3. Marking. I’m making a concerted effort to mark smarter. I am focusing on D.I.R.T and making my marking meaningful.

4. Reading. I’ve set myself a ‘Fifty Books in 2014’ challenge and shall be blogging my progress. I want to read more for pleasure.

5. Writing. Years ago I wrote all the time. Now, I seem to forget what an excellent tool it is for reflection, idea generation and all round relaxation.

6. KS3 Curriculum. My big professional challenge as Acting Curriculum Leader is to re-vamp our KS3 curriculum in preparation for all the changes that are coming. A big job, yes, but one I am looking forward to.

7. Appreciation. Saying thank you and really taking time to recognise and appreciate those around you is often overlooked. I’m putting it on the to-do list as a permanent item in 2014.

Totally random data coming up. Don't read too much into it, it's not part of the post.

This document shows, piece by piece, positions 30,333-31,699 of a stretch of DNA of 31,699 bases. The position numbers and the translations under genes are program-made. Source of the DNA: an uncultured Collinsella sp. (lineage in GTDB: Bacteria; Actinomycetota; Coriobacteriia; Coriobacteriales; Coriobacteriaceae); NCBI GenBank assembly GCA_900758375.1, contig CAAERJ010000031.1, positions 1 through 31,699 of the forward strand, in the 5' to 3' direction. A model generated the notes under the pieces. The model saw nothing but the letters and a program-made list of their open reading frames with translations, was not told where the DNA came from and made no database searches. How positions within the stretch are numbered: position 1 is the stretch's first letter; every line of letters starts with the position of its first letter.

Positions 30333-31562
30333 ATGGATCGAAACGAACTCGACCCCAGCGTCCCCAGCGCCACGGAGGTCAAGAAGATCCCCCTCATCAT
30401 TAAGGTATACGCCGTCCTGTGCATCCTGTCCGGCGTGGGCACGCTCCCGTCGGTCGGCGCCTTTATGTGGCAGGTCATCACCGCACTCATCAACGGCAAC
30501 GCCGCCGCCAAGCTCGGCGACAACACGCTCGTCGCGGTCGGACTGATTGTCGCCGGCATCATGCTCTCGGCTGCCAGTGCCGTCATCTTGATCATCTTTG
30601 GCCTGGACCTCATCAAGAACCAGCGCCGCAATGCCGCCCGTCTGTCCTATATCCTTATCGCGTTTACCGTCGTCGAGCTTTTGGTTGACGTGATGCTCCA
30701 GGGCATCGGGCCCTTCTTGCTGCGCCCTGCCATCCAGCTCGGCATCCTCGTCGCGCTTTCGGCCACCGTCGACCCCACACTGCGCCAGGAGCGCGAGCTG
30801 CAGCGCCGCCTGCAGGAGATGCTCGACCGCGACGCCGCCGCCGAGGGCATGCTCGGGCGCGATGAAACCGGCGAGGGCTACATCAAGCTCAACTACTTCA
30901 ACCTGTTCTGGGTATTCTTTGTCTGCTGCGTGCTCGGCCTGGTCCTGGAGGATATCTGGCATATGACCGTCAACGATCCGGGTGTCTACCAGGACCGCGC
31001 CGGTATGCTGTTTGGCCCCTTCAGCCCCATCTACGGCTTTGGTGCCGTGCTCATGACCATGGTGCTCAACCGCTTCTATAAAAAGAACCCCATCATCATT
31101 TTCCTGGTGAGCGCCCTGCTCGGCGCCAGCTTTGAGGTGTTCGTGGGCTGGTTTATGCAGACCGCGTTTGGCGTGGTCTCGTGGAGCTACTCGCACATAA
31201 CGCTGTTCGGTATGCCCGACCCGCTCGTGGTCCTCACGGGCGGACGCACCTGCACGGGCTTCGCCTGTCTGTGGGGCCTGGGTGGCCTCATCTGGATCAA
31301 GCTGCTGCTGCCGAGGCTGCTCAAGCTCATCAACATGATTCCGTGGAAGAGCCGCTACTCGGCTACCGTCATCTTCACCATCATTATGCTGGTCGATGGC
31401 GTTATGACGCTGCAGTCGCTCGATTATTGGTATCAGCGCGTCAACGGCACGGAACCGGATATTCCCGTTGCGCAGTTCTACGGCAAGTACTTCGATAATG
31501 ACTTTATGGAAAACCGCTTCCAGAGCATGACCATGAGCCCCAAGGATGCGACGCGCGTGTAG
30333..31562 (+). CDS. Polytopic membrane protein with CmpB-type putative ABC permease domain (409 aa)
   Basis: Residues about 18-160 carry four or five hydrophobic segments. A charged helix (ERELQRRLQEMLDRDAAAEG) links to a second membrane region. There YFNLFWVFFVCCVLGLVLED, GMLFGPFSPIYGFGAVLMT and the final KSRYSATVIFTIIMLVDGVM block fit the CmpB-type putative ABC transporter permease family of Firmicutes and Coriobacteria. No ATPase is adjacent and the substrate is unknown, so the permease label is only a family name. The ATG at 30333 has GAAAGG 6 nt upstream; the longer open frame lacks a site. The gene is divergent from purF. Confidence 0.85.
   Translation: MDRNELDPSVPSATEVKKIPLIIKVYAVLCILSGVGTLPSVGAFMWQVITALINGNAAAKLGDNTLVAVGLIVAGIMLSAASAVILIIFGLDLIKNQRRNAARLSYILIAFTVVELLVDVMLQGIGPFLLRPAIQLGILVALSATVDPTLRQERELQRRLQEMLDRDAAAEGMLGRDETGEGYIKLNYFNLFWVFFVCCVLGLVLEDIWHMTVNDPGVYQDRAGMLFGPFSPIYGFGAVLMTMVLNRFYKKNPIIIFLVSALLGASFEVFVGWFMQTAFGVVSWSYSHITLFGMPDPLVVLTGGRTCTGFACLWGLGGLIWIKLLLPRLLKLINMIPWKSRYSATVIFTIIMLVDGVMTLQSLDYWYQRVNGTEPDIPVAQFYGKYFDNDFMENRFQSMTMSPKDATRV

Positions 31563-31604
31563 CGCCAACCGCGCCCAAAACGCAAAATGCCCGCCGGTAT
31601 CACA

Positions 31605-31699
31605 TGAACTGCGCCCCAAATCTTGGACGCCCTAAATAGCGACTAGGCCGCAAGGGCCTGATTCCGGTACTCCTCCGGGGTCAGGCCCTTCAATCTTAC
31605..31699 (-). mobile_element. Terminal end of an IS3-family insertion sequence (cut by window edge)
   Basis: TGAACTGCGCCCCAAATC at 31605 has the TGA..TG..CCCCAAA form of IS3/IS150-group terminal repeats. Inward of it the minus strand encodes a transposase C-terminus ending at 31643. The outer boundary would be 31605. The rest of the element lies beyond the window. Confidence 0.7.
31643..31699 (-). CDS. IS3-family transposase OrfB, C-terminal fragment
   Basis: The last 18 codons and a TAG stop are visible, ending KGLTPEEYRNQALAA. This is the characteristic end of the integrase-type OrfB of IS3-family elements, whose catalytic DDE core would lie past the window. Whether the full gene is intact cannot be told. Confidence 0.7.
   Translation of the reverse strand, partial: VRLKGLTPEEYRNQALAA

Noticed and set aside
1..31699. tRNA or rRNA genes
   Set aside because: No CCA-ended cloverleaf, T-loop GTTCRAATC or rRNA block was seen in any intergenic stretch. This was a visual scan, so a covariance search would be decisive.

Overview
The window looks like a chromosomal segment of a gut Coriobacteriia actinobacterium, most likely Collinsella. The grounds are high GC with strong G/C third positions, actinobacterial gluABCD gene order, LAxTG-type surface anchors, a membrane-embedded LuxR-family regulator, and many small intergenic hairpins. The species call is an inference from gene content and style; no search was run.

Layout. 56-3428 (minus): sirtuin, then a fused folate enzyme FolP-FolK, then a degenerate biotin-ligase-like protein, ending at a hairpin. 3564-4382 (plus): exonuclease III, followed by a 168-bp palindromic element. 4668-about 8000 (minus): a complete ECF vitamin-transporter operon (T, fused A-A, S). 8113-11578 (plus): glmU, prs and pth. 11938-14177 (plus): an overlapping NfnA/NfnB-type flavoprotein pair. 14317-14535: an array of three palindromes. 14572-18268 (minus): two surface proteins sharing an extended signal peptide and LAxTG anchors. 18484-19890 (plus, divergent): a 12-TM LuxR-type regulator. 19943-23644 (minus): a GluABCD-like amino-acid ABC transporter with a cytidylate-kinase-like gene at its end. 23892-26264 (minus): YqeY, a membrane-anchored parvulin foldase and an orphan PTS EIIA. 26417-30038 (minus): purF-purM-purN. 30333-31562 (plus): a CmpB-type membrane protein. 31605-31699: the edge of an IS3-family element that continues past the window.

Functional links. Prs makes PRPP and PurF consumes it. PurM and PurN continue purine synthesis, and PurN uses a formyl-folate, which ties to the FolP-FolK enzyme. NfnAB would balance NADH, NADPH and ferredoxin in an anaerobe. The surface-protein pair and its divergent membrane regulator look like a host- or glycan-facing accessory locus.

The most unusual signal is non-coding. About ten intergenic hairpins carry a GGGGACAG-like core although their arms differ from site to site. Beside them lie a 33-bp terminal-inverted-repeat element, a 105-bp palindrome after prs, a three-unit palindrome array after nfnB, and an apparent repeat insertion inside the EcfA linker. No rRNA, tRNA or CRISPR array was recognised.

8. Photography. In 2014 I’m determined to get out and shoot more.

9. Career. I think this is the year for me to make some decisions. Hopefully they will be the right ones.

10. De-cluttering. I need to do a bit of this. Physically and metaphorically.

11. Learning and getting better at being a teacher. #TLAB14 and Northern Rocks are two main teaching CPD events I’ve got booked into the calendar so far. Generally though, here’s to a year of collaboration and learning.

12.

13. 

14. New Orleans. I have to go back. My favourite Chris Rose quote kinda says it all: “She is a New Orleans girl, and New Orleans girls never live anywhere else and even if they do, they always come back. That’s just the way it is. This is where she belongs. End of discussion.”

Bill Lucas at #TLAB13